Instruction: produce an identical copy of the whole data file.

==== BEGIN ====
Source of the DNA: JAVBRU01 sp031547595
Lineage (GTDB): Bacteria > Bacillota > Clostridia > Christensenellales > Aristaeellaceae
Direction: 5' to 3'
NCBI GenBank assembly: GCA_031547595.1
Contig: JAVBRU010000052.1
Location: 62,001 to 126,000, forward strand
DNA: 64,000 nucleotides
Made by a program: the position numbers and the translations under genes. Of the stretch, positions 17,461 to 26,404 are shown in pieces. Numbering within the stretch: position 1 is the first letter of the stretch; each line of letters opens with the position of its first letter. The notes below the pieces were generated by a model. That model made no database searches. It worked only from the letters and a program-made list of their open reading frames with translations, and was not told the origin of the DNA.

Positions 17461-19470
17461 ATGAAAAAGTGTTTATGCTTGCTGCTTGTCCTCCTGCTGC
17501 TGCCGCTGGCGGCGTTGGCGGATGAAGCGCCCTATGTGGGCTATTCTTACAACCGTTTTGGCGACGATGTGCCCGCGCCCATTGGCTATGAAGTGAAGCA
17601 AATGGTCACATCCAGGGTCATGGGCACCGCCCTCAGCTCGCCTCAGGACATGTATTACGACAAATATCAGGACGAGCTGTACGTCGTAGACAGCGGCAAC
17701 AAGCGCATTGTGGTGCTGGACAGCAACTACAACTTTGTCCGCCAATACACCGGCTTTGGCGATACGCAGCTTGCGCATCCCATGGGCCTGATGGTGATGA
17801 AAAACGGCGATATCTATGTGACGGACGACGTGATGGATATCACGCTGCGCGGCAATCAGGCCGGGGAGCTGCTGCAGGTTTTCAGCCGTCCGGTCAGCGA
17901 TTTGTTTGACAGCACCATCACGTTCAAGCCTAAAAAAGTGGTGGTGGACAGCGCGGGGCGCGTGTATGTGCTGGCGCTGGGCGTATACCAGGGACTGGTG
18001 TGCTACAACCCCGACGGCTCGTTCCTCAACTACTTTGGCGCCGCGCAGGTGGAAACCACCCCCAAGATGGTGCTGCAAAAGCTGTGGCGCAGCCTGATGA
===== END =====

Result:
Source of the DNA: JAVBRU01 sp031547595
Lineage (GTDB): Bacteria > Bacillota > Clostridia > Christensenellales > Aristaeellaceae
Direction: 5' to 3'
NCBI GenBank assembly: GCA_031547595.1
Contig: JAVBRU010000052.1
Location: 62,001 to 126,000, forward strand
DNA: 64,000 nucleotides
Made by a program: the position numbers and the translations under genes. Of the stretch, positions 17,461 to 26,404 are shown in pieces. Numbering within the stretch: position 1 is the first letter of the stretch; each line of letters opens with the position of its first letter. The notes below the pieces were generated by a model. That model made no database searches. It worked only from the letters and a program-made list of their open reading frames with translations, and was not told the origin of the DNA.

Positions 17461-19470
17461 ATGAAAAAGTGTTTATGCTTGCTGCTTGTCCTCCTGCTGC
17501 TGCCGCTGGCGGCGTTGGCGGATGAAGCGCCCTATGTGGGCTATTCTTACAACCGTTTTGGCGACGATGTGCCCGCGCCCATTGGCTATGAAGTGAAGCA
17601 AATGGTCACATCCAGGGTCATGGGCACCGCCCTCAGCTCGCCTCAGGACATGTATTACGACAAATATCAGGACGAGCTGTACGTCGTAGACAGCGGCAAC
17701 AAGCGCATTGTGGTGCTGGACAGCAACTACAACTTTGTCCGCCAATACACCGGCTTTGGCGATACGCAGCTTGCGCATCCCATGGGCCTGATGGTGATGA
17801 AAAACGGCGATATCTATGTGACGGACGACGTGATGGATATCACGCTGCGCGGCAATCAGGCCGGGGAGCTGCTGCAGGTTTTCAGCCGTCCGGTCAGCGA
17901 TTTGTTTGACAGCACCATCACGTTCAAGCCTAAAAAAGTGGTGGTGGACAGCGCGGGGCGCGTGTATGTGCTGGCGCTGGGCGTATACCAGGGACTGGTG
18001 TGCTACAACCCCGACGGCTCGTTCCTCAACTACTTTGGCGCCGCGCAGGTGGAAACCACCCCCAAGATGGTGCTGCAAAAGCTGTGGCGCAGCCTGATGA